Monday, February 9, 2009

Biomethane for Oslo buses

Oslo, Norway is using biomethane to fuel its public transportation. The increase in carbon dioxide emissions in the city (more than 50% since 2000) and the increase in pollution (approximately 10% since 2000) has lead the Oslo City Council to begin investigating alternatives to fossil fuel-powered public transport, and it decided on biomethane because it emits less carbon and is easier and cheaper to produce. Norway’s goal is to be carbon neutral by 2050 and Oslo aims to be one of the most environmentally sustainable capitals of the world. The net emissions of a biomethane operated bus are zero since the carbon originated from the atmosphere rather than fossil fuels. Even when taking into consideration the electricity used at the sewage plant to convert the gas from waste into fuel, the Oslo city council calculated that carbon emissions per bus are 18 tonnes per year, a saving of 44 tonnes of C02 per bus per year.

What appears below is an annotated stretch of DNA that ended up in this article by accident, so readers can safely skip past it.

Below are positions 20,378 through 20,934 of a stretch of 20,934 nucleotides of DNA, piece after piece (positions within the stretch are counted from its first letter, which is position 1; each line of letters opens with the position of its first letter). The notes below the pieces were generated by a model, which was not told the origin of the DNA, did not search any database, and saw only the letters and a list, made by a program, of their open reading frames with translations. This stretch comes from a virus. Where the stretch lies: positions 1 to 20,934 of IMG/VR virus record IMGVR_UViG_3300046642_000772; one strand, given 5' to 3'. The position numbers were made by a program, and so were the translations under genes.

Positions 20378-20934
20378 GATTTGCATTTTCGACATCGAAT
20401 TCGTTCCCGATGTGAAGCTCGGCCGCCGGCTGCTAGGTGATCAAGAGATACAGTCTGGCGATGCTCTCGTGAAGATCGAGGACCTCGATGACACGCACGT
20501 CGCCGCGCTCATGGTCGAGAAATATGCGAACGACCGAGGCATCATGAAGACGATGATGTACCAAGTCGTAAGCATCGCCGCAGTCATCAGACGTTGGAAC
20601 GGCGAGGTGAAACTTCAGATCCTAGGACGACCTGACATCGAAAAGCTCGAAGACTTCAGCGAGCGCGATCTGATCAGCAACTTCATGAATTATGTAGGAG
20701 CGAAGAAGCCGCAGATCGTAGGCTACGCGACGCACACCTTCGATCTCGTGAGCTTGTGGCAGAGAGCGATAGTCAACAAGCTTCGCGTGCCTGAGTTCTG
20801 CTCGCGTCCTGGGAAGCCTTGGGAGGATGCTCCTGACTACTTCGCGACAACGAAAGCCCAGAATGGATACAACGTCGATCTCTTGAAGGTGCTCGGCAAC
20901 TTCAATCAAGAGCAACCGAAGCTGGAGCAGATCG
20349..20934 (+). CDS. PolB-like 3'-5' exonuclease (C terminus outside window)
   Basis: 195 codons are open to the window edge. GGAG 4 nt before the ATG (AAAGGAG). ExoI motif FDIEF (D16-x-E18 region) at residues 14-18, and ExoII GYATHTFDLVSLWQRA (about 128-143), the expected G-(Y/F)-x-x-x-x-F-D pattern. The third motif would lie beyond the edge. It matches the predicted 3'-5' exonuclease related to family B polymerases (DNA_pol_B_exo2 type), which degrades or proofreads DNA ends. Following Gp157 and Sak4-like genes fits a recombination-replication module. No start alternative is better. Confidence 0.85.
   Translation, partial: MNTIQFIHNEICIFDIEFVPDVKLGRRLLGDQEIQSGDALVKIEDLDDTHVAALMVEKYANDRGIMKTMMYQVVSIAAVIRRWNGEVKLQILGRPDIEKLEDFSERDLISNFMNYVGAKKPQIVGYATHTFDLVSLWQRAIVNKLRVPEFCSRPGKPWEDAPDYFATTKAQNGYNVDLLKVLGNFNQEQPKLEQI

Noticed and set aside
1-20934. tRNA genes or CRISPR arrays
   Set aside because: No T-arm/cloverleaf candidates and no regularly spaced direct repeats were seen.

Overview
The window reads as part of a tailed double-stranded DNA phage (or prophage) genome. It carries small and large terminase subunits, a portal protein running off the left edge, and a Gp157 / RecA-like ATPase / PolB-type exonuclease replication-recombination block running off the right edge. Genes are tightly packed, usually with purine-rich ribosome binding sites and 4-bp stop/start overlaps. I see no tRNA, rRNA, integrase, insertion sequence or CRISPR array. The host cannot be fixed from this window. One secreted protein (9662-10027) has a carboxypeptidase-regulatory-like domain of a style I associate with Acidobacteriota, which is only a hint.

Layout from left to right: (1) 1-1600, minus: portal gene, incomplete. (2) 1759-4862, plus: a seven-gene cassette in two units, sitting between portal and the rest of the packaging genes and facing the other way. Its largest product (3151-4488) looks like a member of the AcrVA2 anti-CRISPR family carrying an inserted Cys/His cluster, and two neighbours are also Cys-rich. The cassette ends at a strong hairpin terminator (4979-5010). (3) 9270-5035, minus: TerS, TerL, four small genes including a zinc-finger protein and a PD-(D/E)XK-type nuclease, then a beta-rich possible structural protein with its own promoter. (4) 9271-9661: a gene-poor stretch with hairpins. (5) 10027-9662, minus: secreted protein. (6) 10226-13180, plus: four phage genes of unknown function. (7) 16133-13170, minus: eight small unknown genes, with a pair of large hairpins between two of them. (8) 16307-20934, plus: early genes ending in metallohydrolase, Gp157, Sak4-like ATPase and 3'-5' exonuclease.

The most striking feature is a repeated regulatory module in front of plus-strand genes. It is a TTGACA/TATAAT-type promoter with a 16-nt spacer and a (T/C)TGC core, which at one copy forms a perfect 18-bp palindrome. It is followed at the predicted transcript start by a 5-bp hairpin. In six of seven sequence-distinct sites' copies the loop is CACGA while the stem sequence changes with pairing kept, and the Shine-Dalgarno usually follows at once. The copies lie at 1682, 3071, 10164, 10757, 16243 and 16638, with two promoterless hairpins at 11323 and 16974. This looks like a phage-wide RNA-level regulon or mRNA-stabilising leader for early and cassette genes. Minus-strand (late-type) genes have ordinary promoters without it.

Oslo has two sewage plants with enough biomethane to provide fuel for 80 buses. If the trial is successful Oslo city council plans to convert all 400 of the public buses to run on biogas. It is the council’s hope that cars will also be able to run on biogas.

I think it is an idea worth exploring. So far it has been working for Sweden. It would also reduce noise pollution (buses which run on biomethane are quieter), and we could also use it for our domestic uses such as residential heating or to generate electricity. We shouldn’t let our waste go to waste so to speak, and I know that in some states (Wisconsin for example with the “Dairyland Power Cooperative") animal wastes are being converted into biomethane and used to power their generators as opposed to letting them run into streams. All in all I think that the environment and humankind would be better off. “Yes to poo power”.

--Christine Wanjiru

1 comment:

  1. I guess the question is how expensive this is compared to the next best alternative. If they have cheap access to natural gas, it probably wouldn't be worth it for them to generate their own gas like this. It looks like the equipment can be pretty expensive to get cars to use the stuff. I wonder how the economics work out!

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